For those without ADHD; it is important for them to recognize that a person’s behavior doesn’t always reflect their intention. Sometimes we react before we think things through. One example would be in the event someone with ADHD ends up talking over someone; it is useful to let them know that you understand that talking over you wasn’t intentional, and that it was frustrating for you but you would like to work on a way to prevent it in the future. Ask what can be done to avoid a repeat of it and if it continues to happen, brain storm ways it can be avoided in the future such as a specific cue or reminder prior to the event. I have found that all healthy relationships in life are all about give and take and require open communication from any party involved. This is key to understanding what each person needs, and then it is up to the person to work on it. Though, keep in mind this can take time. Nothing is instant and sometimes learning new steps can take an ADHD’er takes some extra time. This does not mean they do not understand or are slow in any way, this is simply because our brains have to go through different energy stores and patterns in order to get to the same goal if it isn’t something that releases dopamine and hyper stimulates us. However, if it is a task that we enjoy we can become experts on it because our brain will engulf itself, losing the world around you. This is known as ‘hyperfocus’. Hyperfocusing is a both a curse and a super-power. It can sometimes be utilized though to help memory stores or achieve various goals. ADHD is more of a selective attention disorder rather than complete inattention. This is important to understand if you have a child, loved-one or friend with ADHD because if they are focusing on something else and don’t hear you, they are losing track of their surroundings and truly do not hear you. Do not take offense, tap them gently on the shoulder and engage with them in a kind manner, explaining to them that they were not paying attention to you and you needed to talk to them for a moment. Chances are they did not even realize they were doing it.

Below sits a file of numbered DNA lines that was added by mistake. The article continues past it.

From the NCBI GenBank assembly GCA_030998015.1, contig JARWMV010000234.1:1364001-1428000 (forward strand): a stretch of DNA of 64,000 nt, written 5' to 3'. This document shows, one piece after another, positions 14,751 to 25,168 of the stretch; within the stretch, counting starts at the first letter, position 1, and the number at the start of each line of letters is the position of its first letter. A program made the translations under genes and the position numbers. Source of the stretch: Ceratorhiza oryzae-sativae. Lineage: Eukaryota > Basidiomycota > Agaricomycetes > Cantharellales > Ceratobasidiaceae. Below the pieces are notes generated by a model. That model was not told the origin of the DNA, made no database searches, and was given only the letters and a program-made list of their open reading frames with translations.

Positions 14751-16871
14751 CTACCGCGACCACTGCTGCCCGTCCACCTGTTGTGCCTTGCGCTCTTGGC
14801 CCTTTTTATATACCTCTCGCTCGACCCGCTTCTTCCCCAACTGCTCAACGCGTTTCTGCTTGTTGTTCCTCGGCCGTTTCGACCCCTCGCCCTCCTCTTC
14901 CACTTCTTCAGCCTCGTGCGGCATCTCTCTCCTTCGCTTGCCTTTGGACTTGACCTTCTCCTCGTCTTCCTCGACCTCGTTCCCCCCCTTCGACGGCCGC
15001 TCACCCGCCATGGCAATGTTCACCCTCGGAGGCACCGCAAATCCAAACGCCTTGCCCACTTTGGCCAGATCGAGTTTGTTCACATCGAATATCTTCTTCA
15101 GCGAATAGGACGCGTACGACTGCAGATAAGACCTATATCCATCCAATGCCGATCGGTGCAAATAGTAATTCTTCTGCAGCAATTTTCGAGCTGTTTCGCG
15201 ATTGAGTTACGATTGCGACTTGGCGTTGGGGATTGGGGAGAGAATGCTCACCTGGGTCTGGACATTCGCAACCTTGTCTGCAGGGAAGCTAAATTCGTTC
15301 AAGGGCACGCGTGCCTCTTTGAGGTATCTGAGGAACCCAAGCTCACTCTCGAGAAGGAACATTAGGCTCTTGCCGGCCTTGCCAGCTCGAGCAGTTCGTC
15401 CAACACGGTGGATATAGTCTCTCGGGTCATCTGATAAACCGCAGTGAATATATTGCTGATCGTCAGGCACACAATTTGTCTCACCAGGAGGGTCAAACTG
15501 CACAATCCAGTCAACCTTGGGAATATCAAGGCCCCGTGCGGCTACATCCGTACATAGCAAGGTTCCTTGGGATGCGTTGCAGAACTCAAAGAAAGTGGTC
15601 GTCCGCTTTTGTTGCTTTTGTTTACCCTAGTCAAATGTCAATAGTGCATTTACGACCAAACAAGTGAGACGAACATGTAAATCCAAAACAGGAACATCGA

Attention Deficit Hyper Activity Disorder can be difficult to navigate without proper treatment, and it can make simple tasks twice as difficult, but with proper support but I fully believe people can adapt and develop healthy coping skills using a mixture of therapy techniques, thus leading to more successful and content relationships in their day to day life. Once their loved ones understand the cause and effect of this diagnosis, it can help them to empathize and increase healthy communication between both individuals. I believe that giving others the educational information and skills to converse will greatly increase the success rate of any relationship.


– Jeanine Comstock
QMHA , PSS, MSSW student